Apprenticeships Perth: Is there an Apprenticeship Crisis?

It is very rare to find any issue that can unite both sides of trade unions, employers and politics, but these unlikely allies have been telling everyone. In 2016, the leader of the labor party in Australia, Bill Shorten, said that Australian apprenticeship and training has seen its numbers go at its lowest point since 2001. He blames the plummeting numbers to the funding cuts made by the Coalition.

This year, according to the minister of vocational education and skills, the Coalition government’s Skilling Australians Fund will restore the plummeting apprenticeship numbers to its glory years. One of the main contributors to its massive decline is the labor department’s withdrawal of employer incentive.

According to the Australian Council of Trade Unions, apprenticeship numbers have been plummeting under the previous leadership. The Australian Chamber of Commerce and Industry, Australia’s Business Council, as well as the Australian Industry Group also claimed that the apprenticeship in the country has declined by at least 45% since 2012.

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According to a new report from Mitchell Institute, some of the misconceptions behind this issue will provide truth and can give way to move forward in the apprenticeships debacle. The big question is, “What is causing these confusions?”

Apprenticeship as a term can be very misleading because it is always used to refer to both traineeships and conventional apprenticeships. Both internship and apprenticeship involve a combination of a formal contract of training and employment. But in reality, these two have different applications and backgrounds.

The word apprenticeships are usually used in trades, industries like plumbing, commercial cooking, construction, and electrical. It typically involves a contract for four years. A lot of people still associate the word apprenticeships with trades. Traineeships, on the other hand, also combine formal training and employment.

It was created in the 1980s by the Commonwealth government, to provide better job opportunities for fresh graduates and young people, especially in the service industry. Both internships and apprenticeships have a vital role in every business. But numbers and information related to both systems are usually presented together as apprenticeships. It creates a misleading picture of the state of the conventional trade-based apprenticeships structure.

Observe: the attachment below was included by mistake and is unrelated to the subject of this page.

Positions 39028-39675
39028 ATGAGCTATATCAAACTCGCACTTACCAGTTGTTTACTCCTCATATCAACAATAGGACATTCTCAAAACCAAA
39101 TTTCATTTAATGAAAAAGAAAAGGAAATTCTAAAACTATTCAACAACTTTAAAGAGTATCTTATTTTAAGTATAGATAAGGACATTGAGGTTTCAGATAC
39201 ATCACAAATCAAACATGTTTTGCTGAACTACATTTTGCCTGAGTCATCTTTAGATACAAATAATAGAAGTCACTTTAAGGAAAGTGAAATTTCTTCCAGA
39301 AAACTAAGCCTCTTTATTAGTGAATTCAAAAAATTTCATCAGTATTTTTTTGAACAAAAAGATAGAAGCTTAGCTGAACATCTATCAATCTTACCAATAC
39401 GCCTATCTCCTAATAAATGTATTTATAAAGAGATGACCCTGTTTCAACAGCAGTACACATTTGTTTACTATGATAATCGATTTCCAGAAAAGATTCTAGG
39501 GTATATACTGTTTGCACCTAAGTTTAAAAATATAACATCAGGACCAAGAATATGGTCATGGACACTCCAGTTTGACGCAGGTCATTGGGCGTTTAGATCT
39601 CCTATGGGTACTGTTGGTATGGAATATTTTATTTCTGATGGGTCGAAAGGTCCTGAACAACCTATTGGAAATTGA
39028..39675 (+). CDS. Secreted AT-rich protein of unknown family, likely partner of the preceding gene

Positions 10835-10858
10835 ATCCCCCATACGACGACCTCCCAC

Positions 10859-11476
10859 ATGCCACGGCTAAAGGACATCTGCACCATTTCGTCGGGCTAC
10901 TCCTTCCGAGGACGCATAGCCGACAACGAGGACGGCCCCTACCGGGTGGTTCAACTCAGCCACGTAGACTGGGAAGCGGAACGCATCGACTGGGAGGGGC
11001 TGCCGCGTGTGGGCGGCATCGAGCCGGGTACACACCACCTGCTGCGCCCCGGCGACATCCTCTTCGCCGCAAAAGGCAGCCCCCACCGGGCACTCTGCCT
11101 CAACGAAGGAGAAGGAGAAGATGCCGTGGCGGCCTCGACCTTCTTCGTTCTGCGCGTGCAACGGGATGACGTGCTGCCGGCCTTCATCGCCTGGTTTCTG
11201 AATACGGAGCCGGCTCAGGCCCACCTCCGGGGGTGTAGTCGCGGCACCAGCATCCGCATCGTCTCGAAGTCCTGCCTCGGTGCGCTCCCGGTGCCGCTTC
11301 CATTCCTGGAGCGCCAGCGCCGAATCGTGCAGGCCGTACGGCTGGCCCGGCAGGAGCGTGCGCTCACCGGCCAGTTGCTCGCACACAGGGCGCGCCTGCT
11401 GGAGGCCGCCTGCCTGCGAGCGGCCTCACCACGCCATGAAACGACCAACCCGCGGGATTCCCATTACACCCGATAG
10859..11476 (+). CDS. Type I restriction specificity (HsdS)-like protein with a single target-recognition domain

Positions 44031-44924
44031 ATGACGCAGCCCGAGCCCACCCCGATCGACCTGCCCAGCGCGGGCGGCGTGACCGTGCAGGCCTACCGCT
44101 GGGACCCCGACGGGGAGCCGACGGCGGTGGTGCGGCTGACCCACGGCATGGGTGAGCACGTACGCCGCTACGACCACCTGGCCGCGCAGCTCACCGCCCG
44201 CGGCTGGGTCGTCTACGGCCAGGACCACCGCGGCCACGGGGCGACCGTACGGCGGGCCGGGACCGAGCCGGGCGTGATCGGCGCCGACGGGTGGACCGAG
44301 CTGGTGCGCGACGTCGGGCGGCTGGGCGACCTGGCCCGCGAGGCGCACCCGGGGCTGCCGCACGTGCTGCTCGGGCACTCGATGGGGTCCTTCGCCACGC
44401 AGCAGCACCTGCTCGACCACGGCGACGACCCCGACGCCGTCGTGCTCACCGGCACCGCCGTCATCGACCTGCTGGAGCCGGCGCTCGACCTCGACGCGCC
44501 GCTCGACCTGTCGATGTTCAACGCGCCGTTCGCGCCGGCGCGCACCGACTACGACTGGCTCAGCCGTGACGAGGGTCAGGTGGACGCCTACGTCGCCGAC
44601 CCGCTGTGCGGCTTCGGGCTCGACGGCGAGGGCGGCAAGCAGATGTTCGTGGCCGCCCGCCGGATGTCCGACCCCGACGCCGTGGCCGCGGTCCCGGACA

So, what is the real story here?

When you separate apprenticeships and traineeships, it becomes evident that apprenticeship is not in crisis. As a matter of fact, some trade apprenticeship has experienced dramatic growth in the past years. According to recent figures, trade commencements, usually traditional trade apprenticeships, have been stable for the past 20 years.

On the other hand, non-trade commencements or internship have experienced a steep decline since 2012. But according to some reports, the increase in numbers of internships during 2011 and 2012 was caused by several policy changes. It includes the expansion of the trainee system to cover the existing system, not just for the new and part-time workers, even for full-time staff. It also includes the availability of employee incentives.

Together, the policies made it very attractive for a lot of companies to take trainees or make existing employees become trainees, like in some cases; the employee incentive will act as an effective salary subsidy. Evidence suggests that the incentives are being used in the wrong way, and the government rightly scaled back the qualification from 2012 to 2013. It explains the reason for the steady rise and the sudden drop in trainee commencements during this time. But these changes didn’t affect the fundings for the trade apprenticeships.

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What is the story behind apprenticeships?

The issue with conventional trade apprenticeships is more difficult to explain. A lot of factors influence apprenticeship commencements all over different industries. The first thing we need to address is that not every trade apprenticeships have experienced a decline since 2013.

According to reports, some have seen growth, and the decline depends on the industry. If the funding change does not account for the steady decrease in commencement, what are the factors that can explain the drop in trade apprenticeships?

The answer to this question is the range of social and economic factors that include low and negative growth when it comes to full-time employment from 2013 to 2016, the ongoing structural change in its composition of the labor market. Not only that, but it also includes the relevance of the current apprenticeship model in some industries and the supply factors that include a potential decline in the quality of the apprenticeships pool of applicants.